Jesus on the Inside, Working on the Outside

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Beloved in Christ Jesus:

Through the years my appreciation for keeping time with the “Christian Calendar” has grown. As a result, I believe I have grown. Lent is here. Ash Wednesday is one of those points in Christian time keeping that has always been significant to me. Like many of you, I have experienced this as a time to give up something for the sake of the greater good of walking more closely with Jesus Christ. Often this has had a strong personal focus. But deep within, I know and have always known that we cannot really live more deeply in God apart from deepening relationship with our neighbors. Matters of the heart, so to speak, never remain completely inward. In reality, if they do, they remain underdeveloped. The inner and outer must connect. To put it in the parlance of our tradition, it is about the organic connection of personal and social holiness.

In reading the texts for Ash Wednesday (Joel 2:1-2, 12-17, Isaiah 58:1-12,  Psalm 51:1-17, 2 Corinthians 5:20b-6:10, Matthew 6:1-6, 16-21), I was struck by this connection. This is especially true for me in the Joel and Isaiah readings. Any specific practices we maintain, put aside or take up in this season ought to hold the creative tension of the inner and outer. Wherever we begin (inner or outer), these must nourish one another. Repentance  of the heart needs to find outer expression. An inner (heart) commitment to Jesus Christ and the Christian life can only flourish if there is an outer expression in relationship with the neighbor and the created order.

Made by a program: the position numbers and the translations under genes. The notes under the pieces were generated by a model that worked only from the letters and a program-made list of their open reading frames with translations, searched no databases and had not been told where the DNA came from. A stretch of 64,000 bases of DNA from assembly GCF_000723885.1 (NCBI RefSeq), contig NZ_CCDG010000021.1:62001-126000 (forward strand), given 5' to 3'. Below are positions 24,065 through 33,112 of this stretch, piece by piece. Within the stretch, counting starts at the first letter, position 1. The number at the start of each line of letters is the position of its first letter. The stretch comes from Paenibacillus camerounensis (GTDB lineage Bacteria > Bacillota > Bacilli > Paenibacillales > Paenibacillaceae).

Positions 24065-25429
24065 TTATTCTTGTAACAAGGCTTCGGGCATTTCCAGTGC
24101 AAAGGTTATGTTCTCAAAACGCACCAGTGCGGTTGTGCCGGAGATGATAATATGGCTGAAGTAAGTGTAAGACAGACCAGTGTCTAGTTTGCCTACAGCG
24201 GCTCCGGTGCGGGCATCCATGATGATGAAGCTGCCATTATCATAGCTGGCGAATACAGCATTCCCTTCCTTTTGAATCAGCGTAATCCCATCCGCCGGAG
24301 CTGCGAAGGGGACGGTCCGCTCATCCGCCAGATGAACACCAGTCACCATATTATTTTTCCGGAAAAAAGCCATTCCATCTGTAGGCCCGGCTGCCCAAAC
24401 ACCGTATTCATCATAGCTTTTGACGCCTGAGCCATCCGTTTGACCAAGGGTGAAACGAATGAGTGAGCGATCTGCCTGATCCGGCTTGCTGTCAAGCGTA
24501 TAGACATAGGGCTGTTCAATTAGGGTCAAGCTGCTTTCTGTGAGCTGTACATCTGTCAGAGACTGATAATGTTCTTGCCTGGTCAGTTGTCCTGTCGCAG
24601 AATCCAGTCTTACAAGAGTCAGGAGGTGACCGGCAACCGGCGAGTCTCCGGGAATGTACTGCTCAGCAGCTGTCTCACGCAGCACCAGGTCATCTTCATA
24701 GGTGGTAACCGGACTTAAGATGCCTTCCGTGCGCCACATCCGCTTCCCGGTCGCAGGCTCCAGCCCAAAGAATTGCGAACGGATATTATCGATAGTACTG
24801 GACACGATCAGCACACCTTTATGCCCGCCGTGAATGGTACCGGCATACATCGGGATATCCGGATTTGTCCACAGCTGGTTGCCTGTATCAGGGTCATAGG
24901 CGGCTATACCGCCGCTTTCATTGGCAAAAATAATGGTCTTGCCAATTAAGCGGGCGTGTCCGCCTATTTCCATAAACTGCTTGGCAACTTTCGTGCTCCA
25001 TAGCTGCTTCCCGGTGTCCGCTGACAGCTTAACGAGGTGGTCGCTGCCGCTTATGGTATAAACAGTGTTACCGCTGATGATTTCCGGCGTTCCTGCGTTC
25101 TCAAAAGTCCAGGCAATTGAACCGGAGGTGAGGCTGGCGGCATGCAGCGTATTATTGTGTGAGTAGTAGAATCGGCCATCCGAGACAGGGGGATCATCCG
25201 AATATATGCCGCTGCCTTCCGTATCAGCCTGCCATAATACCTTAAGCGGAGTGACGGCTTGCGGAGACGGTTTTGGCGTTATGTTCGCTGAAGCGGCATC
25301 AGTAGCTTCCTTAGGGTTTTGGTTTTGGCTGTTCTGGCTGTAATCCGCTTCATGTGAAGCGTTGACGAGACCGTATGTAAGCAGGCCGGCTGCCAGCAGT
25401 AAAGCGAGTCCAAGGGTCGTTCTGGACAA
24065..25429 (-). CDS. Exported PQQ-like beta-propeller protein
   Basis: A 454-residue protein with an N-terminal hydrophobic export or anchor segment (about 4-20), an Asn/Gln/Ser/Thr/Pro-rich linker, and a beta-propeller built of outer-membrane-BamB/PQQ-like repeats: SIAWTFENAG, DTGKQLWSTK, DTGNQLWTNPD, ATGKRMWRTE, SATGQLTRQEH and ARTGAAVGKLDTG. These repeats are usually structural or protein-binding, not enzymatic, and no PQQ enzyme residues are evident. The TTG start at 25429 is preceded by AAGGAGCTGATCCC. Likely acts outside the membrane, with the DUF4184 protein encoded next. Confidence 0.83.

In these times when we are witnesses to daily outrages against our shared humanity, the inner and the outer need to connect. I do not know the faith commitments (or not) of those who are desecrating the sacred space of our Jewish brothers and sisters or who cry aloud “get out of my country.” I could go on. Suffice it to say, if any of these perpetrators claim the Christian faith, there is clearly a lack of alignment with the Jesus I know. Lest we think that we are in the clear or are innocent because we do not commit such acts, I say not so fast. Perhaps the repentance and fruit of repentance we need is to cry out our sorrow for failing to clear our moral throats and then choose to actively participate, in the name of Jesus, in building a world of justice, love and peace.

There is a little song I remember hearing and singing occasionally when I was younger that speaks to the connection and congruence that I believe we are called to. It gets at the creative relationship between inner and outer. It is entitled "Jesus on the Inside." It is a simple song with a few words that are repeated. But it packs an important invitation to conversion and congruence. I hope as this piece ends, this song will give us a way to sing and pray our way forward on this journey of death and resurrection.

Jesus on the inside
Working on the outside
Oh what a change in my life
Jesus on the inside
Working on the outside
Oh what a change in my life
Jesus on the inside
Working on the outside

Yours in Christ Jesus,

 

 

+Gregory V. Palmer